Why have only a lawn? Unless you are unlucky enough to have neighbors who object to this, you may be able to sneak some ornamental, edible plants into a flower bed.

Scarlet Runner Beans July 2013
These scarlet runner beans were in a large flower pot in my front yard last year. We put fencing around it when they were younger due to animal damage.  The harvest was not as great as if we had put them in the ground, but we did get some beans.

I've entertained you with pictures of my yard this week, so wanted to share this picture from last year with you. Every year I do something a little different.

In the front of the photo, I had pepper plants on the left side, orange gem marigolds (edible flowers) on the right side.  Groundhogs do not disturb these.

Behind them - garlic chives (beginning to bloom with white flowers), perilla .

As with flowers, you would prepare your soil with compost and make sure you keep plants watered.  Pick your veggies frequently for best results.

Here's a closeup of one of the peppers I grew last year in my front yard, called Bishop's Hat. They were quite hot.  This year, I am growing several "fool me" jalapenos in my front yard.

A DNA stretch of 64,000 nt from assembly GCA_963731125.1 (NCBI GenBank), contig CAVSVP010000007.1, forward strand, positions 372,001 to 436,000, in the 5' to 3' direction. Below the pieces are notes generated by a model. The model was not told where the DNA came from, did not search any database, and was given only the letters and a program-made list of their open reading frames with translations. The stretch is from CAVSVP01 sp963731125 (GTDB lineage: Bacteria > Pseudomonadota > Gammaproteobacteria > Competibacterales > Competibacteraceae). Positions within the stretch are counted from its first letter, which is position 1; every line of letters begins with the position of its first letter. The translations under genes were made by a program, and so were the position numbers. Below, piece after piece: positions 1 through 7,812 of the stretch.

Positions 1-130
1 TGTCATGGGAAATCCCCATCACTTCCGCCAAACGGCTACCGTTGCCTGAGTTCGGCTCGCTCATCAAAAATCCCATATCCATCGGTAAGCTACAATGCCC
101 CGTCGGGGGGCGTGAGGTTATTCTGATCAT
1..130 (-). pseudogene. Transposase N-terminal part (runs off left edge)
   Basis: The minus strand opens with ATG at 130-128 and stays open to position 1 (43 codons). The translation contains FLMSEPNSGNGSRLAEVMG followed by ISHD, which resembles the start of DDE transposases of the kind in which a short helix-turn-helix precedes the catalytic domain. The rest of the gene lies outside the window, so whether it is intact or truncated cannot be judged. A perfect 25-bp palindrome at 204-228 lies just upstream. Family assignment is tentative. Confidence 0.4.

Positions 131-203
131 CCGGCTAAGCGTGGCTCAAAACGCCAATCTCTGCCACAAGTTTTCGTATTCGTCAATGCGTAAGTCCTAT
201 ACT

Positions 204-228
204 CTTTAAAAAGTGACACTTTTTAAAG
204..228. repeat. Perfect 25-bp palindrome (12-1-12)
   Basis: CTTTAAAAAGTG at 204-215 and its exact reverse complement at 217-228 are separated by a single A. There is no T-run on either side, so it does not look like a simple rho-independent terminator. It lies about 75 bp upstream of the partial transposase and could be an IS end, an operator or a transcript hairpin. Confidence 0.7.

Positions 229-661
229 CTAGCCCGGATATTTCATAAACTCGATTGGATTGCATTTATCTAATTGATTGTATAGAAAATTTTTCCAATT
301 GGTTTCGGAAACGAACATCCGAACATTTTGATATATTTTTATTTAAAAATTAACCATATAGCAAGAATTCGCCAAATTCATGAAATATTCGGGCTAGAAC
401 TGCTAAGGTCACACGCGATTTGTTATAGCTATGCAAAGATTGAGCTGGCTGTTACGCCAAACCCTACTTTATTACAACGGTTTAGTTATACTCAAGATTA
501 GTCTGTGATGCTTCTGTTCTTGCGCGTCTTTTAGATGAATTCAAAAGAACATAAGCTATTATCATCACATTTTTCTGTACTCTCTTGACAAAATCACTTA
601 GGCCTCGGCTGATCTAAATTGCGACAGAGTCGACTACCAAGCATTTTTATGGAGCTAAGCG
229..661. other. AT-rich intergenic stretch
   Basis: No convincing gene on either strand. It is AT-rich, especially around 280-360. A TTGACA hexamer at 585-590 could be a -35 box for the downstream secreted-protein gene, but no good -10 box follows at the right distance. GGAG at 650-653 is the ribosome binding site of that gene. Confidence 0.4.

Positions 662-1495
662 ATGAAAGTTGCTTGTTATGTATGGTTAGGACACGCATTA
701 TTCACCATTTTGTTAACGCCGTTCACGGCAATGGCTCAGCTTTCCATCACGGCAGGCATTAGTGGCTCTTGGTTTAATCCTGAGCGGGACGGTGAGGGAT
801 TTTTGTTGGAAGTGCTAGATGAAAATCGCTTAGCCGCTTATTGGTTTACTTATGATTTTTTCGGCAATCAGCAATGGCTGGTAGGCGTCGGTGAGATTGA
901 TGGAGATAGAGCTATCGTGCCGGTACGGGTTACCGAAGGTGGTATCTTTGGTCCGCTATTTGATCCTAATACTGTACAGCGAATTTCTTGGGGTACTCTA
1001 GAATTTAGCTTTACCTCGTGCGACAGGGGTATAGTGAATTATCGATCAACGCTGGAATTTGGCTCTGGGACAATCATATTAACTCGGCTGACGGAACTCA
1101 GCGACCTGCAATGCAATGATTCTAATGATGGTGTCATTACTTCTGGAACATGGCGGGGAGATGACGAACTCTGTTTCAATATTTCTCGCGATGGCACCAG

Moving along to another pot-
I have an ornamental Perpetuo basil plant - and yes, it is a very good culinary variety.  I am growing this again this year.

You will note no brassicas, and no lettuce.  Groundhogs, alas, are too fond of these food plants.  If you can grow them, though. lettuces are quite ornamental, coming in various leaf shapes and colors.

Last year, I grew tomato, basil, and ginger in one pot.  Yes, I grew ginger in upstate New York.  I used a technique described by a fellow blogger and I got a good harvest.  This year, I am growing ginger by itself - not all the rhizomes germinated but the plants, right now, are several feet high.

Have you ever tried sneaking ornamental food plants into your flower beds?

Friday, September 19, 2014